[2] Pons, D. J., Pons, A. D., and Pons, A. J., Nuclear polymer explains the stability, instability, and non-existence of nuclides. Physics Research International 2015. 2015(Article ID 651361): p. 1-19. DOI:

[3] Pons, D. J., Pons, A. D., and Pons, A. J., Explanation of the Table of Nuclides:  Qualitative nuclear mechanics from a NLHV design. Applied Physics Research 2013. 5(6): p. 145-174. DOI:


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Internal structure of the atomic nucleus: Nuclear polymer

Our previous work has shown that it is possible to explain the existence of the nuclides H-Ne, specifically why each is stable/unstable/non-existent. This is achieved under the assumption that the protons and neutrons are rod-like structures. Previous work in the Cordus theory has shown how the discrete fields of these particules would interlock by synchonising their emissions. Hence the STRONG NUCLEAR FORCE was explained as a SYNCHRONOUS INTERACTION of discrete field emissions.

Now we have published the details of these mechanics. See citation below. The theory predicts the nuclear morphology, i.e. the types of shapes that the protons and neutrons can make in their bonding arrangements. It turns out that this is best described as a NUCLEAR POLYMER. Thus the atomic nucleus is proposed to consist of a chain of protons and neutrons. In the lightest nuclides this chain may be open ended, but in general the chain has to be closed. It appears that for stability the proton and  neutron need to alternate, and this explains why neutrons are always needed in the nucleus above 1H1. The theory also predicts that the neutrons can form CROSS-BRIDGES, and that these stabilise the loop into smaller loops. This also explains another puzzling feature of the table of nuclides, which is why disproportionately more neutrons are required for heavier elements. In addition the theory predicts that the sub-loops of the nuclear polymer are required to take specific shapes. This paper explains all these underlying principles and applies them to explain the hydrogen and helium nuclides.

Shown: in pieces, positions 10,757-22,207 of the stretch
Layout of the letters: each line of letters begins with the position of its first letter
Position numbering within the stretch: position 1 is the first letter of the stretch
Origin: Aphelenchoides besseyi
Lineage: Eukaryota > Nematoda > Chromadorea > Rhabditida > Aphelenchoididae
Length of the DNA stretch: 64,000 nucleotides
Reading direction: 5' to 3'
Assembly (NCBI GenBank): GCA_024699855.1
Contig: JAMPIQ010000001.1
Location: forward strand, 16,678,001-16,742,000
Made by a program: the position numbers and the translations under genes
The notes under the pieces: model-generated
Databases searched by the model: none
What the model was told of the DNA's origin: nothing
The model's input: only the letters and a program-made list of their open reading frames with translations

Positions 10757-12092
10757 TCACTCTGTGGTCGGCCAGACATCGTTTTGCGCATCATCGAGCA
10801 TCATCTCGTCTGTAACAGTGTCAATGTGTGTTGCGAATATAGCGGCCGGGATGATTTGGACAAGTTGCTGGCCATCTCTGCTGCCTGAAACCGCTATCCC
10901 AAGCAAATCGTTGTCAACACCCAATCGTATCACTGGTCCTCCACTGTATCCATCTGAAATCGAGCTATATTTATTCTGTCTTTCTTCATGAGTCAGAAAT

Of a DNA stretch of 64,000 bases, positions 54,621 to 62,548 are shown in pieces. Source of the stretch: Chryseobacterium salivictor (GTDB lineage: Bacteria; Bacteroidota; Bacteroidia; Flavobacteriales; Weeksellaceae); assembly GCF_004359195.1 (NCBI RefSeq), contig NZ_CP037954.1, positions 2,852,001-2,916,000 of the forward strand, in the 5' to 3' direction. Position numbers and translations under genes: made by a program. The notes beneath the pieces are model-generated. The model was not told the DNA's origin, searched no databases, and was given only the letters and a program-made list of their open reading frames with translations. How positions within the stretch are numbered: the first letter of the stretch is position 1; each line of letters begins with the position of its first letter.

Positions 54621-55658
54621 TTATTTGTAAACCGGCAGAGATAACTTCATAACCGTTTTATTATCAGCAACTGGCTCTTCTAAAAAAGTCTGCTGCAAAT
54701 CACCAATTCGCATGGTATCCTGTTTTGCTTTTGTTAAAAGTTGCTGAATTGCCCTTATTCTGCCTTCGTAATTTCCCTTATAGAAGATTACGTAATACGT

The significance of this is the following. First, this is the first published theory of why individual isotopes are stable or unstable, or even non-existent. By comparison no other theory has done this, neither the binding energy approach, the semi-empirical mass-formula (SEMF),  the various bag theories, nor quantum chromodynamics (QCD). Second, this has been achieved with a hidden-variable theory. This is a surprise, since such theories have otherwise been scarce and hard to develop. The only one of note has been the de Brogle-Bohm theory of the pilot wave, and that certainly does not have application to anything nuclear. So the first theory to explain the stability features of the table of nuclides for the lighter elements is a non-local theory rather than an empirical model, quantum theory, or string theory. That is deeply unexpected. It vindicates the hidden-variable approach, which has long been neglected.